Sun, Mar 18, 2018 03:01 AM
Wednesday, March 8, 2017 issue
2004-01-09 communities
Piarist more than just a school
By Kristi McGarey

MARTIN From a small school in a small town, big improvements are being made every day.

Out of the Piarist School in Martin, Kentucky, people are receiving clothing, food, school supplies, and other necessary goods thanks to charitable donations from parishes around the country.

Outreach Program director Audrey Collins spends most of her time on the road, visiting those who have been recommended to her to see what they might need. Throughout the day, she will receive calls from social workers, clinics, and other well-meaning people who know of someone who can benefit from the Outreach Program's assistance.

"Whatever their need, I do my best to make sure they get," Collins said.

Nine years ago, Father Thomas Carroll, principal of the Piarist School, founded the mission after seeing what good this type of charitable program could do. The Piarist Fathers, including Father David Powers, travel during the year to different parishes to appeal for help.

"I often tell people, 'I didn't come 600 miles to ask for your help, I'm begging for it,'"Carroll said.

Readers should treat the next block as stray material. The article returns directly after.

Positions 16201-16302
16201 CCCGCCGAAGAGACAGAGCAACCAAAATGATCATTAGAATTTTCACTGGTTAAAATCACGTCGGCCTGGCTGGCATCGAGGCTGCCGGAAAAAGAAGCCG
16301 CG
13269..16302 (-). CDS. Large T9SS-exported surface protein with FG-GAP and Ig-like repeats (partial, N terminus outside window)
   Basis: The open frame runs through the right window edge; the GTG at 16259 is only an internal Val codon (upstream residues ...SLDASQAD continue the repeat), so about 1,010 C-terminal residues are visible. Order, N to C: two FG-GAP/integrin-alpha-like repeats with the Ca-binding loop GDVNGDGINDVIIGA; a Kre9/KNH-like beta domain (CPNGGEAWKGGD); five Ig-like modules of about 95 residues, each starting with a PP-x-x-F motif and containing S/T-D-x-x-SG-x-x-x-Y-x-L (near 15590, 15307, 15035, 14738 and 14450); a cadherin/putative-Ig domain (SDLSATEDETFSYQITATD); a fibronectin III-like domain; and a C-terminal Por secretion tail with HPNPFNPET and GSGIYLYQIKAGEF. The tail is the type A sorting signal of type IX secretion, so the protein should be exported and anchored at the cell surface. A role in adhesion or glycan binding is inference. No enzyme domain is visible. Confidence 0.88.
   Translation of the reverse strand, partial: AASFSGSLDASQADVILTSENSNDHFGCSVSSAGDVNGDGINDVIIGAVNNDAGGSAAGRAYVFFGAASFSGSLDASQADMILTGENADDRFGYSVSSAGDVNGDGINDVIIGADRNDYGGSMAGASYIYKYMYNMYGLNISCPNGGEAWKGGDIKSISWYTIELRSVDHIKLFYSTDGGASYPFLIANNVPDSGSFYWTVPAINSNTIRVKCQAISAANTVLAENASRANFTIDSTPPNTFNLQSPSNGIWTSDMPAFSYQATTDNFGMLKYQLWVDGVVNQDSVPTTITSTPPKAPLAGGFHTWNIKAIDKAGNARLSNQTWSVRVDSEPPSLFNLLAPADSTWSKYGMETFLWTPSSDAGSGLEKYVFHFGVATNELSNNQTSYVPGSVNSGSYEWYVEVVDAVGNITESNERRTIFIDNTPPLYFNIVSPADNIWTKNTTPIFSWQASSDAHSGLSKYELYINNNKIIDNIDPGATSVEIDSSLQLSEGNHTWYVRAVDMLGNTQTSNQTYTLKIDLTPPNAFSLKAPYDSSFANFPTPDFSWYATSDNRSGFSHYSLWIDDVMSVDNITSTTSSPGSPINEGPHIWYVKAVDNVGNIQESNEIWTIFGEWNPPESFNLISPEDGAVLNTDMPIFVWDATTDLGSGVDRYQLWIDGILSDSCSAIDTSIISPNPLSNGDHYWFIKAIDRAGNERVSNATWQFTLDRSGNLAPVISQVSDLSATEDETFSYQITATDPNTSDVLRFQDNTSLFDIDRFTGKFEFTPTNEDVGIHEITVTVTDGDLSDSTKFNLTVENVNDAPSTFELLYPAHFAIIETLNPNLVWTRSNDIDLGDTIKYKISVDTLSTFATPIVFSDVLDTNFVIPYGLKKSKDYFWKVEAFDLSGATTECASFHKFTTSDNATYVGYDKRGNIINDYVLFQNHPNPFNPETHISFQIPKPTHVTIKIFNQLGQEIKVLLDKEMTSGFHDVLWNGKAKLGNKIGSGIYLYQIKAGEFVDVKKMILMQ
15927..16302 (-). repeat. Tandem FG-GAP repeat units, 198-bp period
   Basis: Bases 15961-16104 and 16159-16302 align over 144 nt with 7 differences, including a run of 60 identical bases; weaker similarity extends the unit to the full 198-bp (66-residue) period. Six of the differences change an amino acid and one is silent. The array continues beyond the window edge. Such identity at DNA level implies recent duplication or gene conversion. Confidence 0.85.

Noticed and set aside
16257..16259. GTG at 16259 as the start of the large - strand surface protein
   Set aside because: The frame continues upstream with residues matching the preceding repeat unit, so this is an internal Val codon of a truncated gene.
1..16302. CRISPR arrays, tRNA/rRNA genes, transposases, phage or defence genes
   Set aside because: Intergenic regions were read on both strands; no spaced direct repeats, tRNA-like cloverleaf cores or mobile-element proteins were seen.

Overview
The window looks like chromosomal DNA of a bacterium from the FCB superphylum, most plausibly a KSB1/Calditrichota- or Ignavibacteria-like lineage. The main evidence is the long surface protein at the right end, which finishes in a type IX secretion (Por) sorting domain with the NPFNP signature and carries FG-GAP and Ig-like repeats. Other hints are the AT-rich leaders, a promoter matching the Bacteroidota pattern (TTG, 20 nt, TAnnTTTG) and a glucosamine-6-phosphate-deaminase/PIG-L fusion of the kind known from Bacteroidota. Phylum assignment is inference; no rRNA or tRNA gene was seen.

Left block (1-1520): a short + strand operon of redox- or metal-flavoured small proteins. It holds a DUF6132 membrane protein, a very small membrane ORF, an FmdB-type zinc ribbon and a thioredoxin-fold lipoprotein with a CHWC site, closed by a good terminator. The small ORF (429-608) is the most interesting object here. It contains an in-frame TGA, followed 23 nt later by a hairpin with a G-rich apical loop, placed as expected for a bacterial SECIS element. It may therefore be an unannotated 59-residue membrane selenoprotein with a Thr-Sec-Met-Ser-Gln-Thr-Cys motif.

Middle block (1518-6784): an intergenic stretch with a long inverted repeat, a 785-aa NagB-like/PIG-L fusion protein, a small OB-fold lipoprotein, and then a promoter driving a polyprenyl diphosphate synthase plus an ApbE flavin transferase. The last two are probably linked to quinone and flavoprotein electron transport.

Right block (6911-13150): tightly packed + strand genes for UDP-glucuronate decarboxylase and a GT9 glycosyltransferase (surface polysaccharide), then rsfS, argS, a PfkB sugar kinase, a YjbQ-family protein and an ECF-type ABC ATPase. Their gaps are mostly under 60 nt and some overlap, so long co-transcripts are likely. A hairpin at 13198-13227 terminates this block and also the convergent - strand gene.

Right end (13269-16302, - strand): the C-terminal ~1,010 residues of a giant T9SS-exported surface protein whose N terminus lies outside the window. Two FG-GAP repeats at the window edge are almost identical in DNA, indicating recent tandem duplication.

Carroll spends considerable time traveling to these appeals. Last summer, he spent 21 consecutive weekends on appeal everywhere from Nebraska to Maine. Because of all this hard work, Carroll is proud that this program has expanded from the food donations to the Little Mud area in Floyd County to reach a greater number of people in Floyd, Magoffin and Knott counties.

The program is also a family affair. Collins' daughter, Natasha, helps deliver the goods, and helps to organize and sort the donations.

"Basically when Mom cracks the whip, I jump,"she said.

The Piarist School is a tuition-free institution, offering a college-prep program for academically gifted children in the area. The school and the Outreach Program are always connected. The students often volunteer to help and are able to directly see the good the program does in the community.

Recently, the receptionist at a local doctor's office stopped by to ask Collins for formula for infants in need. She had heard of the children through her church and had heard of the program through Father Powers. As the lady told Collins the situation of these children, a broad smile broke across Collins' face.

"I get tired, I get frustrated, but this makes it all worthwhile," Collins said.

Note: Kristi McGarey is a member of the first graduating class of the Piarist School and is the daughter of Lil' Neeley and the stepdaughter of Homer Neeley of the Left Fork of Abbott.

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